British Airways parent company International Airlines Group (IAG) announced that two new transatlantic destinations could be added to Aer Lingus as early as summer 2016 if their proposed bid for the airline is finalized.

The airline group released a statement saying,"By 2020, IAG believes that IAG and Aer Lingus could deliver up to 2.4 million more passengers, four additional destinations in North America and eight additional aircraft".

Tourism Ireland believes that this investment in transatlantic travel could be a major boost for Irish tourism from the US, which is already hitting record heights. In 2014, there were over one million US visitors to Ireland, spending over $1 billion while in the country. In total, there were 2.1 million transatlantic passengers, a 14 percent increase on 2013.

Already this year the number of US visitors to Ireland has risen by 7 percent. In fact, 10 percent of American travelers to Europe now travel to Ireland, according to Tourism Ireland.

This boost in US tourists comes from an increased number of seats flying between Ireland and the US. Increased capacity on flights and additional routes means that, in peak summer periods, there are now 47 transatlantic flights operating from Dublin airport per day.

CEO of Tourism Ireland Niall Gibbons believes that any further increase in these routes can only be good for Irish tourism. “In my view, the retention of a separate Aer Lingus brand within the international IAG family gives us the best of both worlds – a strong, traditional, iconic brand supported by a great international network of one of the world’s leading airline groups," he states.

As of yet, IAG and Aer Lingus have not announced where these additional destinations may be, although, it is believed that the airline’s Los Angeles service may be restarted. A Texas flight has also been long mooted.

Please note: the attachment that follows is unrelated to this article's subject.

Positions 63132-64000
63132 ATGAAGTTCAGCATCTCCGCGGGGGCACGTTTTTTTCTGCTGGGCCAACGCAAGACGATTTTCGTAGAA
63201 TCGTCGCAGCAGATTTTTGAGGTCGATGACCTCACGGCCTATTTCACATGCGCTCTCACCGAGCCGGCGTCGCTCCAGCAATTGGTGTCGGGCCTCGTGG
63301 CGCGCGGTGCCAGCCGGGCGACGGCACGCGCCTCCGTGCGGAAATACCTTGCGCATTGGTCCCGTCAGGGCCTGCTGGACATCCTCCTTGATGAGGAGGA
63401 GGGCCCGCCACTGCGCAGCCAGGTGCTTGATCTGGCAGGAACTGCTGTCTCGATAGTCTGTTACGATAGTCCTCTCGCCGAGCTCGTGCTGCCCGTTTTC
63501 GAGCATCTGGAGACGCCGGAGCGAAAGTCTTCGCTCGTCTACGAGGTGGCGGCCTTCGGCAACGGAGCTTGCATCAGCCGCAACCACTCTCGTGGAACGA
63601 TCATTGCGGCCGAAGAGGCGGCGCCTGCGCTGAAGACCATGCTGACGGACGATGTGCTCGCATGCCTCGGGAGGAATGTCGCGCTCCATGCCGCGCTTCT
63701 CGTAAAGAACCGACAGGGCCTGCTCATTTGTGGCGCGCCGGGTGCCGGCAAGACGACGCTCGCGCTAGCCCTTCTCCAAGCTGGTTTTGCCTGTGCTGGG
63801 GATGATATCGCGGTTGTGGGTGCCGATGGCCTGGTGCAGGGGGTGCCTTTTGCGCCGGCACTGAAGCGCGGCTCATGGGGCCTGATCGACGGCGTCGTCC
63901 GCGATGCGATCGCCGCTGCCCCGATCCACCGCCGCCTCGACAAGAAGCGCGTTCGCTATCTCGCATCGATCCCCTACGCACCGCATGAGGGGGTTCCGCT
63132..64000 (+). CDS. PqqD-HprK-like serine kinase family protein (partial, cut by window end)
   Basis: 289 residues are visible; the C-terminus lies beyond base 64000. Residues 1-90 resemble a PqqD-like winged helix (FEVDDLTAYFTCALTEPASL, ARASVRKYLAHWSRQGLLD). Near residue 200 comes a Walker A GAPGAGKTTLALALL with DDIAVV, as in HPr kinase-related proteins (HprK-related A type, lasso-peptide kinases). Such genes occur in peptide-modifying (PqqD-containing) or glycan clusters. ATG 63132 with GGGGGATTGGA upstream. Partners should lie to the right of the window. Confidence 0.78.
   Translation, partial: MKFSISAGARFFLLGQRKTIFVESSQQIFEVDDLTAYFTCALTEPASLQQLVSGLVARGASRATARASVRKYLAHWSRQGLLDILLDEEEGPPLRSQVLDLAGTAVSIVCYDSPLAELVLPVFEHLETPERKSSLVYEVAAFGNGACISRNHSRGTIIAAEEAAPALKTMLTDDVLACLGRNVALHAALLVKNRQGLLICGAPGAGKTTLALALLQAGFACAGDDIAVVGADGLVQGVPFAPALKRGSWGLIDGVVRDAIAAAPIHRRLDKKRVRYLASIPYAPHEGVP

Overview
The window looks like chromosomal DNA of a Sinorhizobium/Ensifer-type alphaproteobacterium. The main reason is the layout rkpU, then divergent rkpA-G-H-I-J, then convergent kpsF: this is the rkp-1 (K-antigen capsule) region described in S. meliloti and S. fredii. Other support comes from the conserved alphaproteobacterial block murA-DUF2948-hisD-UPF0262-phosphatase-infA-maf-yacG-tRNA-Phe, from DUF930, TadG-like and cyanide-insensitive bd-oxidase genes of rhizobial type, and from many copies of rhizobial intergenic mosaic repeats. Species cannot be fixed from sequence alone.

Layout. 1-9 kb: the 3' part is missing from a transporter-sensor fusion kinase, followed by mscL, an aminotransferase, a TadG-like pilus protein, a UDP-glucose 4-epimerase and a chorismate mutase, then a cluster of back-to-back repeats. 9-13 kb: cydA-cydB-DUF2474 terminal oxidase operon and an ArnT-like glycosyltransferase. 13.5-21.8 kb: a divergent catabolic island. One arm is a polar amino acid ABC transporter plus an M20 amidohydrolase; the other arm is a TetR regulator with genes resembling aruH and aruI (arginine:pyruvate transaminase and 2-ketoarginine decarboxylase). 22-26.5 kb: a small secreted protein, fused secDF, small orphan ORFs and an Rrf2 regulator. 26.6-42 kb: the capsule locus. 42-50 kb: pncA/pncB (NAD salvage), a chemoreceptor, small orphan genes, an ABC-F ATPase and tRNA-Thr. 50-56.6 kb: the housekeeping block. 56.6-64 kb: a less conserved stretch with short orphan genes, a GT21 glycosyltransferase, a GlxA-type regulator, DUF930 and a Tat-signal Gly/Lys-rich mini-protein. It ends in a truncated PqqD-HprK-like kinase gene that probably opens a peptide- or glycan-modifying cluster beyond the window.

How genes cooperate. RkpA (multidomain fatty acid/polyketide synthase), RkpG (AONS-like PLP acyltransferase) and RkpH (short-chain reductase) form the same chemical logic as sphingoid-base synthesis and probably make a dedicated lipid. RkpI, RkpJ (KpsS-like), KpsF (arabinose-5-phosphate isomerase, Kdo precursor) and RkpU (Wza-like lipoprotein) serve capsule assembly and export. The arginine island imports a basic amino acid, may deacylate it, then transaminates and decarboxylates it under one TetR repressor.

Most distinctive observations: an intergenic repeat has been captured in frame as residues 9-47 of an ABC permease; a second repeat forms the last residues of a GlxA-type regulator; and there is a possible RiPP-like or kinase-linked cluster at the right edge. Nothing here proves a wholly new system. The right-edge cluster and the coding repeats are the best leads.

Efforts are already being made by Aer Lingus and Dublin Airport to secure Dublin’s status as a leading city in Europe for transatlantic travel. If IAG succeeds in completing a takeover of Aer Lingus, they believe that they will be able to commit to the development of Aer Lingus’s long-haul capacity thanks to the connectivity IAG affords with other carriers. The airline would also join IAG’s joint business agreement over the North Atlantic with American Airlines and Finnair.

There is a pending threat to Dublin Airport posed by the installation of pre-clearance facilities for US passengers at Manchester airport. The hope in Irish circles is that the IAG-Aer Lingus deal will have gone through and Dublin will have established itself as a hub for IAG (British Airways) before the US Customs and Border Protection facilities are fully established in the English city.

The US Department of Homeland Security announced that it would be a number of years before any other European city will have US CBP facilities installed, another encouraging note for Dublin airport.

Despite initial reluctance from to support IAG’s takeover of Aer Lingus, the government is now backing the sale of their 25.1 percent minority share in Aer Lingus to the airline group.

Irish Minister for Tourism Paschal Donohue said that the sale of Aer Lingus to IAG would be "the best means of securing and enhancing Ireland’s connectivity with the rest of the world."

Aer Lingus, chairman Colm Barrington also believes that the takeover would result in "an increase in jobs at Aer Lingus, in support activities and the tourism sector and, importantly, will strengthen connectivity to and from Ireland.”

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